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Aloisia Ernesta, Head Midwife at the Ende District Hospital on the island of Flores, East Nusa Tengarra province (NTT)

Ende’s stunning coastline, lush forests and fertile hillsides belie its struggles with poverty and maternal and neonatal mortality. At the Ende District Hospital, midwives like Aloisia Ernesta treat more than 100 women a month, who travelby foot, motorbike and ambulance - if they’re lucky – in the hopes of finding someone who can handle a complicated delivery.

The scene is not new to Aloisia. As a child in Wolojita, a village 90 kilometers away from the city of Ende, Aloisia remembers women being carried on bamboo stretchers to the village midwife’s house to give birth in the most basic of conditions. To her, that midwife in her uniform was someone with the strength togive a child safe passage into the world.

More than thirty years later, Aloisia is Head Midwife at the Hospital,doing the same for others. And with the training provided by the Australia-Indonesia Partnership for Maternal and Neonatal Health (AIPMNH), she is equipped to handle complicated deliveries, which just a year ago she considered well beyond her capacity.

Over the last year, Aloisia has been trained in Normal Delivery Care, Comprehensive Emergency Obstetric Neonatal Care and Emergency First Aid, courses that teach midwives and nurses how to handle obstetric complications, care for low birth weight babies, post-abortion care, family planning and infection control.

“The trainings have really helped me – and all of us here - to be more efficient when handling emergencies, “ Aloisia said.

“I learned how to prepare oxytocin to stop excessive bleeding during delivery,” she explained. “And I’m more confident to handle cases like asphyxia and eclampsia on my own and to know when to immediately refer the patient to the doctor.”

With hemorrhaging and asphyxia as two of the leading causes of maternal and neonatal death in the province of Nusa TenggaraTimur (NTT), it’s skills like these that Aloisia and her colleagues are using to save lives.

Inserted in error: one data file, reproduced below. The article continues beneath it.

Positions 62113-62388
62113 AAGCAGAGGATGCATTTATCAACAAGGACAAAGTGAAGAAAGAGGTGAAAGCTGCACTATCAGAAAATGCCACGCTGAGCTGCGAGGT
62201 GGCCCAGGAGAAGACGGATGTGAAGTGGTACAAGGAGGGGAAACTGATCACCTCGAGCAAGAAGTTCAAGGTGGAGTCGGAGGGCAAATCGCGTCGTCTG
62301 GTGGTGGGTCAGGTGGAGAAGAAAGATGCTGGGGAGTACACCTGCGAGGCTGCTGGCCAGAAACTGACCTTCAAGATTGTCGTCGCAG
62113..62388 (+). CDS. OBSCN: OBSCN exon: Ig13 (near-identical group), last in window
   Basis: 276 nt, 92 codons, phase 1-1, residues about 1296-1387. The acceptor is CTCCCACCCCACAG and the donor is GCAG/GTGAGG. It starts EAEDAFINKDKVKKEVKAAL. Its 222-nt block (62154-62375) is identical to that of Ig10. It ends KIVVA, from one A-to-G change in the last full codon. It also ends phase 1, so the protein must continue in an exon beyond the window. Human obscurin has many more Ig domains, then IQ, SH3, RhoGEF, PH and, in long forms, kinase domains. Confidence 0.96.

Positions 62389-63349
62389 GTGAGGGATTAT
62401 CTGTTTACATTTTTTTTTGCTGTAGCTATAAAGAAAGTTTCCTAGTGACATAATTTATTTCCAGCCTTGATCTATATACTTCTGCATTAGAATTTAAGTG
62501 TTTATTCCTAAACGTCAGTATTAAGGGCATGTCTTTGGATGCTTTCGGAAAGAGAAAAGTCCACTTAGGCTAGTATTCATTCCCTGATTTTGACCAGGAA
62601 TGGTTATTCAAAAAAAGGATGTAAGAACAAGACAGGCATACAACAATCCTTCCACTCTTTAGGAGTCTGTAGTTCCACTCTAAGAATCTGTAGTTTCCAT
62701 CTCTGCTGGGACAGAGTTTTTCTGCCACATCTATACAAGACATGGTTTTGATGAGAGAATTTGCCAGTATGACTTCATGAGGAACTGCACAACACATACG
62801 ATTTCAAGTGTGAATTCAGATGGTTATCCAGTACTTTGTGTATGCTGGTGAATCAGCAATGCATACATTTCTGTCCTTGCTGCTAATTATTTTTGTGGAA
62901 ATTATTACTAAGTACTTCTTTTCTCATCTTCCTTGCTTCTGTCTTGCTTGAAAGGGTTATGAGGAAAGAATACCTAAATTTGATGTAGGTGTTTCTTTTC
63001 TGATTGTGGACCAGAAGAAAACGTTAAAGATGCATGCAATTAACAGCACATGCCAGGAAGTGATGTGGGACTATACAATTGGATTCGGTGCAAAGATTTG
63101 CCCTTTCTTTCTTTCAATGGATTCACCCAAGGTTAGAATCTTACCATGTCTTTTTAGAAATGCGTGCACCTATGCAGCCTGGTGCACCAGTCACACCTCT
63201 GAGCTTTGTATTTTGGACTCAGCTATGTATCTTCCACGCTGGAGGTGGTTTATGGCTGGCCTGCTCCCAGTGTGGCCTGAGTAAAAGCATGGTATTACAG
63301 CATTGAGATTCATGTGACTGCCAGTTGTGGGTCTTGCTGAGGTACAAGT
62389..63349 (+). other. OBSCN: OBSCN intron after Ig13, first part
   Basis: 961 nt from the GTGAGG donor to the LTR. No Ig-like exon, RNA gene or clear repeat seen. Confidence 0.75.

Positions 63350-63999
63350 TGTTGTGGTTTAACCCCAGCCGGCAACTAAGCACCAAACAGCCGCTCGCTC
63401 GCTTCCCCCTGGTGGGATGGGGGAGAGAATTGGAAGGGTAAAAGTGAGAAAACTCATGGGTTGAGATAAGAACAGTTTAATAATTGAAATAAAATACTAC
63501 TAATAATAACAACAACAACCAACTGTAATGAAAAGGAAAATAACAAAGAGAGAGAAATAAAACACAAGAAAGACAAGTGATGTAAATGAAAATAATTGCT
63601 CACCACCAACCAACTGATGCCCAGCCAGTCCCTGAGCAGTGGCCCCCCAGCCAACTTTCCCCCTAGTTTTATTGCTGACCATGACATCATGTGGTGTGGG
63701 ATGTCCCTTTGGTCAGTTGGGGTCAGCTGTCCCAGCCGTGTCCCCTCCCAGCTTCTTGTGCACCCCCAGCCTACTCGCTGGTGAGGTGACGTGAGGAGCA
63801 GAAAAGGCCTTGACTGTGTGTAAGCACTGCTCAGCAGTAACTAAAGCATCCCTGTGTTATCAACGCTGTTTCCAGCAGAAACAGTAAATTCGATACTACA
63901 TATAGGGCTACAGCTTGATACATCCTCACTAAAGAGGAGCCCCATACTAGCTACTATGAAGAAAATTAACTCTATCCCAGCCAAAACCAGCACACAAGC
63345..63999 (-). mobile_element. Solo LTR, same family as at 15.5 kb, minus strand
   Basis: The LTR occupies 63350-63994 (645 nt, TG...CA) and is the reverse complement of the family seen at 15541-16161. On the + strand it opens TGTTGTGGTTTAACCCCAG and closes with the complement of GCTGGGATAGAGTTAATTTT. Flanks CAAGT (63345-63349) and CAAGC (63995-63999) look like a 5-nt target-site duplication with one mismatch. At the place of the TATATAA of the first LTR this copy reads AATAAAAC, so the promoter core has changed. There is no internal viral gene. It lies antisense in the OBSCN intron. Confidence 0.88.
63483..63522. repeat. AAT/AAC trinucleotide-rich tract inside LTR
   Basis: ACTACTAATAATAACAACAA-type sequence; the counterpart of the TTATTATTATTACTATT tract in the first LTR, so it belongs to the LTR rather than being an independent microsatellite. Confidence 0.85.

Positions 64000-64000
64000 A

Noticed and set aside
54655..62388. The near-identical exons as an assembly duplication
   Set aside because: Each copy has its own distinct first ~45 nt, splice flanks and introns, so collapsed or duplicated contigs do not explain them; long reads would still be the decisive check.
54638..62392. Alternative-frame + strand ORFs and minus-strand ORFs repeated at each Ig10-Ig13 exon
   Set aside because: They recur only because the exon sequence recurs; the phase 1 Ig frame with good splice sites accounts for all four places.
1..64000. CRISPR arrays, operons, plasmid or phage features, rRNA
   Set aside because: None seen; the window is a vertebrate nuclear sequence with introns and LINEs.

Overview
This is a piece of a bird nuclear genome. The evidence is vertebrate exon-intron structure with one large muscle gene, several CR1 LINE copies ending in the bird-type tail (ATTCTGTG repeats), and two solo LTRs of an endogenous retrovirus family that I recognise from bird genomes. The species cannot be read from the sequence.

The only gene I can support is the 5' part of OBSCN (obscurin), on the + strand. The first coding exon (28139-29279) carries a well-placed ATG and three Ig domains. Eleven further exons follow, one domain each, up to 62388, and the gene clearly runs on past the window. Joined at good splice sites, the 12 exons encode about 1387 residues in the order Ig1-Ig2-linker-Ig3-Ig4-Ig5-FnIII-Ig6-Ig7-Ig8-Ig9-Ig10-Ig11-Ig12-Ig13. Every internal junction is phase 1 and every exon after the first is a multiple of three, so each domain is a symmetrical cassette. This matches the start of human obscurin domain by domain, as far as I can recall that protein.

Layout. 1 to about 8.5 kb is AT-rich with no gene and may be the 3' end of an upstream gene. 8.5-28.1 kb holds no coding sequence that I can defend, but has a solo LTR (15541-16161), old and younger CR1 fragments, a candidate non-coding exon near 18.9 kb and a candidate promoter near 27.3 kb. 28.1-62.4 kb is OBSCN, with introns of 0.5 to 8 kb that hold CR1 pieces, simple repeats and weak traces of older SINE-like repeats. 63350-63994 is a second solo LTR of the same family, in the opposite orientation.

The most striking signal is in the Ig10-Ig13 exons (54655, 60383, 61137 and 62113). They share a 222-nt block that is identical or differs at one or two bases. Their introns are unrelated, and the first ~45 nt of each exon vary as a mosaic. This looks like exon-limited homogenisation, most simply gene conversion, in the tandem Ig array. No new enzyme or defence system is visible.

Aloisia is one of hundreds of health workers trained with the support of AIPMNH in more than 14 districts throughout NTT.

Midwives and nurses from the Perinatal Unit at the Ende District Hospital. The Hospital is one of six participating in AIPMNH’s Sister Hospital program, where doctors from national hospitals spend six months providing on-the-job training to health workers at poorly resourced hospitals in districts of East Nusa Tenggara province (NTT)

She and her colleagues have also received on the job training through AIPMNH’s Sister Hospital Program - a partnership where a team of health workers from nationally renowned hospitals are contracted to provide on-the-job training to staff in six district hospitals throughout NTT so that they can eventually provide 24-hour emergency maternal and child health services.

Skills and facilities aren’t everything though.  Aloisia, herself a mother of two, described some of the cultural constraints that women in this area face.

“Women here often lack decision-making power,” she explained. “They have to wait for their husbands or in-laws to permit them to go to a health center or hospital to give birth.”
“By the time that happens, it may be too late,” she said.

Nutrition and awareness of the danger signs during pregnancy are also big issues, as evidenced by the number of premature and low birth weight babies in the perinatal care unit at the Hospital. That’s why Aloisia and her colleagues also educate mothers, who may come from remote areas, about tracking their own health during pregnancy so that maybe next time around they can give birth at a health center closer to home and with fewer complications.

“Women here still face some of the same issues that I saw growing up,” Aloisia said. “But we know better now how to help women have a safer delivery and a healthier baby.”

AIPMNH is managed by Coffey on behalf of the Australian Government

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